What Happens if I Relapse?

Many individuals recovering from drug or alcohol addiction equate relapse with failure, defeat and hopelessness. Yet, relapse is nothing to be ashamed of. Whether you've slipped up once or many times, relapse is a part of the recovery process for many.

Relapse is frustrating, and you may feel like giving up and giving in to the addiction you've worked so hard to overcome. Instead, use this experience as a learning tool. Understanding what you can do when you experience relapse will lay the foundation for lifelong recovery and a better life.

Does Relapse Mean My Treatment Program Failed?

Absolutely not. Addiction is characterized by its chronic and relapsing nature. For some, returning to drug or alcohol use after attempting to quit is part of the process. It's estimated that 40% to 60% of those with a substance use disorder experience relapse at some point. Addiction should be treated like other chronic illnesses, like hypertension or asthma. Relapse should serve as a sign that current treatment should be modified or a new program attempted.

What Causes Relapse?

Whether it's a fleeting desire to use or a temporary moment of weakness, those in recovery need to be hypervigilant. There are some red flags you can look out for that can cause relapse if you're not careful, such as:

  • Not prioritizing your sobriety: Recovery requires hard work, which may include meetings, counseling, treatment programs and possibly medication for a co-occurring mental health condition. Without this commitment, you may neglect the importance of your sobriety.
  • Lack of support: Those new to recovery need a solid support system. From family and friends to sponsors and counselors, these individuals will keep you accountable and offer guidance when the road gets rough.
  • Not quitting for yourself: In many cases, people enter treatment to please their spouse, their parents or their friends. They don't quit for their own sake. If you're not truly committed to your health, your risk of relapse is higher.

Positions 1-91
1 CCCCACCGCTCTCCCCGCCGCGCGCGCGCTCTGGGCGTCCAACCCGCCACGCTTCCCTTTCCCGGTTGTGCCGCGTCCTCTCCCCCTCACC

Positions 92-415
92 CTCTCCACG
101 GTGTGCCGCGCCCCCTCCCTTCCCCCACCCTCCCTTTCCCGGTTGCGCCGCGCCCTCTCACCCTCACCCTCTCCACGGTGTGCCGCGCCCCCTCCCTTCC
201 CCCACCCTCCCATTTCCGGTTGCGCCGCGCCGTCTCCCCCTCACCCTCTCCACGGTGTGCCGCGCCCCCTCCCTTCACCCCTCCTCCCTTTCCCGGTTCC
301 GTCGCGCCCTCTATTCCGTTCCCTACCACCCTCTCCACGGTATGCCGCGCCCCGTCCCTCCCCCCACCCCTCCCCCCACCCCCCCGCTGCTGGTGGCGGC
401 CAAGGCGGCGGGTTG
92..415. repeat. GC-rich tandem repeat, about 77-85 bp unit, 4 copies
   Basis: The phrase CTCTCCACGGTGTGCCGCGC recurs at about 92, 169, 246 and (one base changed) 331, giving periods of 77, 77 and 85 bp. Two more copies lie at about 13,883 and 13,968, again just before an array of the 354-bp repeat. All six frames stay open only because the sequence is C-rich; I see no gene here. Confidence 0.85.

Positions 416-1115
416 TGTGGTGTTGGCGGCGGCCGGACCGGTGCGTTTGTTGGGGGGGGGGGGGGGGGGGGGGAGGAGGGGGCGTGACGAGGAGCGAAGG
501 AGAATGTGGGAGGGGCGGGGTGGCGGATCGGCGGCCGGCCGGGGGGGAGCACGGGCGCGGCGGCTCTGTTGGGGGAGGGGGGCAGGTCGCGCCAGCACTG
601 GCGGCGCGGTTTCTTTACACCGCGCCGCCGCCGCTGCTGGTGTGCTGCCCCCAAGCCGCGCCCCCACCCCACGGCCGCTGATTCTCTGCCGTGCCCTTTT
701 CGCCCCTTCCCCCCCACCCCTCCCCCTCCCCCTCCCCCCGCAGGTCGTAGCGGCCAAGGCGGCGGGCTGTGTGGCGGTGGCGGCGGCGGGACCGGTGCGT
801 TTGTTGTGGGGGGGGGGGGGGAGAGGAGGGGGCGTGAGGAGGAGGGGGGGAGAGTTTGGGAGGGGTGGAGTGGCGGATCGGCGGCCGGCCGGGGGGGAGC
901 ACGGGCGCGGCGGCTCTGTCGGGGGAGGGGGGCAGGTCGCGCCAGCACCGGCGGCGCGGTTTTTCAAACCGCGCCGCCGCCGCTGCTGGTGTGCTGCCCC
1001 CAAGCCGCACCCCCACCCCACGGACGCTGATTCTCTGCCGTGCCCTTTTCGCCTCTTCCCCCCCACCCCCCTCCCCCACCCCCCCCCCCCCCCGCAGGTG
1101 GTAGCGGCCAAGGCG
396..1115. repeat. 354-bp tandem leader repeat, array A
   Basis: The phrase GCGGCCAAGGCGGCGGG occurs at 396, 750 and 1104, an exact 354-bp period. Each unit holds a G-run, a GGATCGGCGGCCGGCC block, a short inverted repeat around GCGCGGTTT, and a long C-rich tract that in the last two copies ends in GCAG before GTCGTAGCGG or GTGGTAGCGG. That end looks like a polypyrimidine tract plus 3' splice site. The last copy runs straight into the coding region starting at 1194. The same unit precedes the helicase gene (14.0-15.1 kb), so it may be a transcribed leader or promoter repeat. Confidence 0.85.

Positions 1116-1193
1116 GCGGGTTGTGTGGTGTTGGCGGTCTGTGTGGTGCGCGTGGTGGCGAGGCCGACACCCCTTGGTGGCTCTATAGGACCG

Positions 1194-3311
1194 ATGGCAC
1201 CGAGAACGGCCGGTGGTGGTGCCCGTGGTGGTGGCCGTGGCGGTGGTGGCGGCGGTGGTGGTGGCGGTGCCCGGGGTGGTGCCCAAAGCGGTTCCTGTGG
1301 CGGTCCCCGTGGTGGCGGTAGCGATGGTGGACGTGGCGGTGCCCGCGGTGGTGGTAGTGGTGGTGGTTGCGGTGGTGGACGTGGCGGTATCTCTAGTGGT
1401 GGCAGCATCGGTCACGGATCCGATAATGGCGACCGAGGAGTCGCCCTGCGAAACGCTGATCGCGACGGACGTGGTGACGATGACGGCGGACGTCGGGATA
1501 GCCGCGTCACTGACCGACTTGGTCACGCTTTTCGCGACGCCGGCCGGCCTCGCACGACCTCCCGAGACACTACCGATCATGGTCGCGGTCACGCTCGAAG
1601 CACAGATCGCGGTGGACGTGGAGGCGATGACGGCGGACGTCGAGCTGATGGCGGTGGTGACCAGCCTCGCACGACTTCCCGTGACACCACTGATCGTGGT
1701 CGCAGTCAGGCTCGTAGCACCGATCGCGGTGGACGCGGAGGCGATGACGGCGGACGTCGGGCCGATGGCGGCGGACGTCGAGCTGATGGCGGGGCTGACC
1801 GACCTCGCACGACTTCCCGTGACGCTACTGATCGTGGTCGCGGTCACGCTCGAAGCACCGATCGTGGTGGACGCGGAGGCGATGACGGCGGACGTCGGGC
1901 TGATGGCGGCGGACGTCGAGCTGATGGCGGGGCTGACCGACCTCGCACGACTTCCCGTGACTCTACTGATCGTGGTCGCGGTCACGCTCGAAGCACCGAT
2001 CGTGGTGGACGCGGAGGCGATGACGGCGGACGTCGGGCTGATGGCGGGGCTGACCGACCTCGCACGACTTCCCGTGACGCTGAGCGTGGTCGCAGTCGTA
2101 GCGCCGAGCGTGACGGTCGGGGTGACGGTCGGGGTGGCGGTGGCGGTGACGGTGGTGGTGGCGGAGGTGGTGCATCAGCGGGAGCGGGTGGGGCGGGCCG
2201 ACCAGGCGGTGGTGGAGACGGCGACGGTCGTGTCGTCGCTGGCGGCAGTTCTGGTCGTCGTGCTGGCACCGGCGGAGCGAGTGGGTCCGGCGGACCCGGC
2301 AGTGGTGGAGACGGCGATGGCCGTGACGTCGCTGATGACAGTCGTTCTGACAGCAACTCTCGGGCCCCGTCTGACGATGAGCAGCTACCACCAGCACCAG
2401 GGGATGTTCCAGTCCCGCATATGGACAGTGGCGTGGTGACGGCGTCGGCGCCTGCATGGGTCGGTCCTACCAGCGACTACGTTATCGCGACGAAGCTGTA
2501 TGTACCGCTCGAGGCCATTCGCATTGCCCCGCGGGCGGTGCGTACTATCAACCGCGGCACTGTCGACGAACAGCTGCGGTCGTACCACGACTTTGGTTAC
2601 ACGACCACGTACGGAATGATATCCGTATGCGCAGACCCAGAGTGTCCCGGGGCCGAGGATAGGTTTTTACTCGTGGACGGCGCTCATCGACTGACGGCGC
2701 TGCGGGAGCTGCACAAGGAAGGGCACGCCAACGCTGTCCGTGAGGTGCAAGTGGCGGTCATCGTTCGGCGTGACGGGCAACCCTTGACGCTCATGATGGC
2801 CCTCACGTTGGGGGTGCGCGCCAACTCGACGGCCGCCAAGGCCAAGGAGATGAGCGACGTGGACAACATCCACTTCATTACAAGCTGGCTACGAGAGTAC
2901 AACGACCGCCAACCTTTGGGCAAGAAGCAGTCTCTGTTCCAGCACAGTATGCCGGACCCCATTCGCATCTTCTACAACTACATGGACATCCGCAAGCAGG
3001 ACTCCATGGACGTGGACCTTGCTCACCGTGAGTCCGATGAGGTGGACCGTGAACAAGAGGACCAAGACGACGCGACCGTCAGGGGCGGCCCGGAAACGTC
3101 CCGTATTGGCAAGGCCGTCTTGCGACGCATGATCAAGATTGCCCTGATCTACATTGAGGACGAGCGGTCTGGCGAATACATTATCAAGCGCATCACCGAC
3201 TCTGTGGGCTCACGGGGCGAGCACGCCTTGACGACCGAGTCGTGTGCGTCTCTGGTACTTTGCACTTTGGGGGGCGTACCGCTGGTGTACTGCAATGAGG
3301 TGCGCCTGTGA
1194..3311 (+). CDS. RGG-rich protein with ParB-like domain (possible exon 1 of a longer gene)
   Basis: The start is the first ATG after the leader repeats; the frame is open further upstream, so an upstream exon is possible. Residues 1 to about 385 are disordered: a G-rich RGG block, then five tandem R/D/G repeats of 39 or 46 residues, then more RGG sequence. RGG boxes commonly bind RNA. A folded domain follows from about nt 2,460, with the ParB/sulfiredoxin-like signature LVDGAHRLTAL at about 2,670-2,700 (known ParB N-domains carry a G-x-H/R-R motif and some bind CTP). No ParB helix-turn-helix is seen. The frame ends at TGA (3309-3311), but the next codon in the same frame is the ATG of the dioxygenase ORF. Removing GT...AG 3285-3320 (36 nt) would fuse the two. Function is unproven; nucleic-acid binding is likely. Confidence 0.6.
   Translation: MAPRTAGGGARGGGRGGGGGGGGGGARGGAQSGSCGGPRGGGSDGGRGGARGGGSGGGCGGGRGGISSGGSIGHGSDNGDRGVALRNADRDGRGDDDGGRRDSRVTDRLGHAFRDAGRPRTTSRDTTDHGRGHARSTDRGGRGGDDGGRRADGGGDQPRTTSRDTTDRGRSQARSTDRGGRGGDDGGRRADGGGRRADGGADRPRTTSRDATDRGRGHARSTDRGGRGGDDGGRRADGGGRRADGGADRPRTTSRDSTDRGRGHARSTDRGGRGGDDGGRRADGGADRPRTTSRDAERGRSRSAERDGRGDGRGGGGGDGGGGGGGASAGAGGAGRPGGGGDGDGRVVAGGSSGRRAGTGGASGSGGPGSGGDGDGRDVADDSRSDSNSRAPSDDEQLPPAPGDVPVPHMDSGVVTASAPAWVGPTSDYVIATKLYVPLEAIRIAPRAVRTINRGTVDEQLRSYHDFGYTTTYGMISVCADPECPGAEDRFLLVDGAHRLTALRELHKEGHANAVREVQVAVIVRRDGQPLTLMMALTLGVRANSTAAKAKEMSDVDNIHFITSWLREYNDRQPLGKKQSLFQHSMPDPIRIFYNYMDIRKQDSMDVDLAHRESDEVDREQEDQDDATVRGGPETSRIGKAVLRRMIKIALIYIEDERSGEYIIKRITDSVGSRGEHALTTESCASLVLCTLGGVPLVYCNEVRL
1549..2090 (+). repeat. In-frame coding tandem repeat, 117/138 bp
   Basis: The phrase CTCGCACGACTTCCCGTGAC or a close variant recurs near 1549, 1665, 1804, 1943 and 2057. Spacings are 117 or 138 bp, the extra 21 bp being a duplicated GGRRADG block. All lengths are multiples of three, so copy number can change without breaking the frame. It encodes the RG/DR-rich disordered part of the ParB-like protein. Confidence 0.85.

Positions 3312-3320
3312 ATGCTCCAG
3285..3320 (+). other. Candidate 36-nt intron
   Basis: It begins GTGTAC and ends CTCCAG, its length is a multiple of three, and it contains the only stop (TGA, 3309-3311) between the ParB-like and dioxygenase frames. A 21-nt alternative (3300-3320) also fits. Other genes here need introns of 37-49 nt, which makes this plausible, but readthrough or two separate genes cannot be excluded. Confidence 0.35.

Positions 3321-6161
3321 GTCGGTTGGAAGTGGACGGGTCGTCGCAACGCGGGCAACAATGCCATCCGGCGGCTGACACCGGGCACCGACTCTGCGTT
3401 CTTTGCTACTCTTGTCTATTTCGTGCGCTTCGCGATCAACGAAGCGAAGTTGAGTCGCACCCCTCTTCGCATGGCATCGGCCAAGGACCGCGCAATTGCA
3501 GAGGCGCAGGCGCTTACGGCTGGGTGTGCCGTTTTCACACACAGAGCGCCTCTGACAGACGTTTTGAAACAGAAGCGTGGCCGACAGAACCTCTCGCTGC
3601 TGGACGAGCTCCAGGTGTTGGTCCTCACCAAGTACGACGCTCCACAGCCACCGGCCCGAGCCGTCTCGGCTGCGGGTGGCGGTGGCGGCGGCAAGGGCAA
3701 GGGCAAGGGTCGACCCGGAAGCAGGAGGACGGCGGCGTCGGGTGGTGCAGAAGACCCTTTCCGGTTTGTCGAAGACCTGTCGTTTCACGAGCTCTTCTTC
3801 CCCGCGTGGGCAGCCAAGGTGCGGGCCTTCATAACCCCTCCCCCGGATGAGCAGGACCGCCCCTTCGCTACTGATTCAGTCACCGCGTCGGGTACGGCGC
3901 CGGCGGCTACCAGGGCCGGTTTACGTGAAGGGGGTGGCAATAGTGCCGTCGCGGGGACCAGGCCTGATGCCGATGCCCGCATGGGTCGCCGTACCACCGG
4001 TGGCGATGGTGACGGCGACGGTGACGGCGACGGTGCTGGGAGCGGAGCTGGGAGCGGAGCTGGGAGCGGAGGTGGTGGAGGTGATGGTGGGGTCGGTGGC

• Lack of preparation: Post-treatment, a relapse prevention plan is vital for transitioning into a regular, better life. This plan will help you understand the situations and people that can sabotage your recovery, including unhealthy habits, toxic relationships and social isolation. Identifying triggers protects your newfound sobriety.

The Next Step After Relapse

Whether your relapse was an isolated occurrence or you've fallen back into a pattern of substance misuse, you may need the structure and stability of an addiction treatment program. Even if you've gone through inpatient rehab before,  your focus here should be on what it will take to transition back to regular life.

Find a program that uses cognitive-behavioral therapy (CBT) to ensure you're able to identify and address triggers. Explore adjunct therapies and activities like art, yoga and exercise to learn how to relax and refocus. Make sure your program knows if you have an underlying mental health condition like anxiety or depression. Then, once your treatment is complete, use the strategies and tools you learned to feel more empowered and prepared.

Keep Going on the Road to a Better Life

Don’t allow relapse to keep you in a cycle of shame and substance misuse. Find the help you need at Diamond House Detox. At our home-like facility in Northern California, you'll find evidence-based treatment and care to help you fight addiction once and for all. Contact us to get started.